Why HTML5 Made Me Go Back to School


Once about a decade back I was sitting in a meeting with a financial services client of mine discussing security as it related to a digital signage project I was working on for them.  I had been contracted through the marketing team and I spent little time thinking about anything beyond selling software seats for this digital signage platform I was well accustomed to working with.  At the time, there were only a few good DS platforms on the market and the licensing costs were substantial and I made a very good living on selling software alone.  The ability to do character generation without a full blown editing suite was pretty revolutionary, I was able to make some very nice animated content with a few tricks up my sleeve and accordingly, I garnered good money for my services.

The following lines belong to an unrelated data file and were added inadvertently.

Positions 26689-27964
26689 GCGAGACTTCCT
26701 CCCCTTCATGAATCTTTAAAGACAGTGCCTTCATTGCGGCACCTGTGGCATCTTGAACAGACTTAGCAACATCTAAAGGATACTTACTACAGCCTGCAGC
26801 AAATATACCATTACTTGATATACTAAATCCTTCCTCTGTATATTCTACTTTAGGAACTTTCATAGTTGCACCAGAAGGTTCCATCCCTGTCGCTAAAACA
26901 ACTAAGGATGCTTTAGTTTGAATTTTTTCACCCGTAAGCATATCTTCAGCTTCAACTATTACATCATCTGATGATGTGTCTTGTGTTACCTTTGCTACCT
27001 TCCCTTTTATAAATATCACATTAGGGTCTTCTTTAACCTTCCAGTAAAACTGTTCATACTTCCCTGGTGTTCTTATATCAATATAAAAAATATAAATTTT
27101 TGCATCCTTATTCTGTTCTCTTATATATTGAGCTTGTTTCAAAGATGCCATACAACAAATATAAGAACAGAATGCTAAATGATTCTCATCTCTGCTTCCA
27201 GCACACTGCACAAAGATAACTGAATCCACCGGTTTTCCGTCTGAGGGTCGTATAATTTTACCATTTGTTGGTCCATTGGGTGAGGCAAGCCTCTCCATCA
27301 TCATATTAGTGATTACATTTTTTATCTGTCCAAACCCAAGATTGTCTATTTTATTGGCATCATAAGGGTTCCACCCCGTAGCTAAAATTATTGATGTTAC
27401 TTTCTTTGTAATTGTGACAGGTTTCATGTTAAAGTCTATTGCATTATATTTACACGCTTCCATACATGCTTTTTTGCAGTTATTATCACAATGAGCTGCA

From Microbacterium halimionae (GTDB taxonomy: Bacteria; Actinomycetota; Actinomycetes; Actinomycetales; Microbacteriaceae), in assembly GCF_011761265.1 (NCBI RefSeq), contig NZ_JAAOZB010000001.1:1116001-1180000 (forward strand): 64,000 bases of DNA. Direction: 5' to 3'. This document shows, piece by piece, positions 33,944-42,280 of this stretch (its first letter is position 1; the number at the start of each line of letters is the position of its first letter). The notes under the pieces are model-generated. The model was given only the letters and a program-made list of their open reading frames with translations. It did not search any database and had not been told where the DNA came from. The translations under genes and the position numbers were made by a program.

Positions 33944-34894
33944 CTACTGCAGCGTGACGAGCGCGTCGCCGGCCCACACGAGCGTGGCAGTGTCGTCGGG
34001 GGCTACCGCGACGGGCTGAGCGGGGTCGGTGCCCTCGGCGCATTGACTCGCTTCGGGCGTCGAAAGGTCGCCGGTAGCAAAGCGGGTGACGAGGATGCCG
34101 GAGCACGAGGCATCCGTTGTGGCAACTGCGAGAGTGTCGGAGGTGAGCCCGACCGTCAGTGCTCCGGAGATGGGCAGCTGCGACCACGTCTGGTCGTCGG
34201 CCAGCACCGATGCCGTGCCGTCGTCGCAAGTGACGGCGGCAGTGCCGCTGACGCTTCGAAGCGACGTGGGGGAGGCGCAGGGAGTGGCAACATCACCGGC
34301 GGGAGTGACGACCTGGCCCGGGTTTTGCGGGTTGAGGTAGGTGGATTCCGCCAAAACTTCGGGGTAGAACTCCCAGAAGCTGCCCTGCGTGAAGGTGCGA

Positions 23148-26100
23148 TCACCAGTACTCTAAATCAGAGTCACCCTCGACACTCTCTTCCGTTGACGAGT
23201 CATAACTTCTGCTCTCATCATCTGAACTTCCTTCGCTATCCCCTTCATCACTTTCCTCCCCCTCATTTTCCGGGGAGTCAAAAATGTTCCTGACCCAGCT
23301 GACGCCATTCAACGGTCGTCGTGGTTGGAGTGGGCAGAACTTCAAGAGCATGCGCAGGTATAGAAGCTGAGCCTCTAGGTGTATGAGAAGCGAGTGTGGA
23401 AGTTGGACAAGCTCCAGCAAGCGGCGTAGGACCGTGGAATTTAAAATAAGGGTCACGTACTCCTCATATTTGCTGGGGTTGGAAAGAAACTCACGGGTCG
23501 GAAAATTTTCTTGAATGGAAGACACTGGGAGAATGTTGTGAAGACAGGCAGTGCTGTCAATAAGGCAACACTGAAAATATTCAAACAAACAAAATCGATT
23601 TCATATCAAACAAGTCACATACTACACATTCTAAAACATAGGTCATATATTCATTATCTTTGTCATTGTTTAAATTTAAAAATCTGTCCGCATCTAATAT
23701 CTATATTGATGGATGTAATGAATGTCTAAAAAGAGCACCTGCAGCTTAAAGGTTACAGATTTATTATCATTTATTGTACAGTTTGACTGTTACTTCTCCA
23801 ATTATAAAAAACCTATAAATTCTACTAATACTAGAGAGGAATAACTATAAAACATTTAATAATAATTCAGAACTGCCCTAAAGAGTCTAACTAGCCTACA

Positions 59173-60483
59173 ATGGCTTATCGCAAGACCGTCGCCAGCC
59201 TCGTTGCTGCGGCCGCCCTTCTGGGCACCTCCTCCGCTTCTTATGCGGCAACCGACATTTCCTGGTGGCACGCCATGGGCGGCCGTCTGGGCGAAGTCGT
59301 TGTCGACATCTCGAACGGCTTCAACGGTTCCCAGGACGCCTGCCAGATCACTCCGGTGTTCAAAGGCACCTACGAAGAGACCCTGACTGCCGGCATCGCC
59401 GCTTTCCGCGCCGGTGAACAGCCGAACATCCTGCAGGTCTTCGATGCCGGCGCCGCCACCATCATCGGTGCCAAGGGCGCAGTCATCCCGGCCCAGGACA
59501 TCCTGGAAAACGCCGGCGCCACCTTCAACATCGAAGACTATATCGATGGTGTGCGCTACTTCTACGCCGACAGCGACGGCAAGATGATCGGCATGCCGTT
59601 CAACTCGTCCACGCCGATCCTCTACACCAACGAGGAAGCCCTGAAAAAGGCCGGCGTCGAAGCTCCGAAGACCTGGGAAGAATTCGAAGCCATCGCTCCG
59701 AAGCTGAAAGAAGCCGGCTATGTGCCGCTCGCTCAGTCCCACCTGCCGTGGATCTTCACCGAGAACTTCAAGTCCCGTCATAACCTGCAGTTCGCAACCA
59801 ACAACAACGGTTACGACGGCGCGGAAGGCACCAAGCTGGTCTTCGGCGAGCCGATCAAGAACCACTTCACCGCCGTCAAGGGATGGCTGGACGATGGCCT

Along came Flash and it was clear that websites were no longer static, rather websites were popping up with really crazy landing pages which took minutes to load but were pretty neat once they finally buffered and ran.  For the time, there was enough boundary between my livelihood as a digital signage integrator and web developers for me to feel comfortable.  That false sense of security was going to change before long.

With the release of HTML5, responsive & animated websites had totally blurred the lines between digital signage and the web.  A whole slew of young Javascripters suddenly had all the relevant skills to make the same interactive experiences that I had done previously on my digital signage platform in years prior.  I was in danger of becoming….irrelevant.

So in 2014 at the ripe young age of 38 I found myself embarking on the second chapter in my professional career, as a web developer.  The skills I gleaned in the years prior made the transition fairly simple, but learning a new language as an adult was no simple challenge.  The need to stay abreast of current technologies was the impetus for this professional growth, and I can only help but wonder what lies in store for us in the next decade.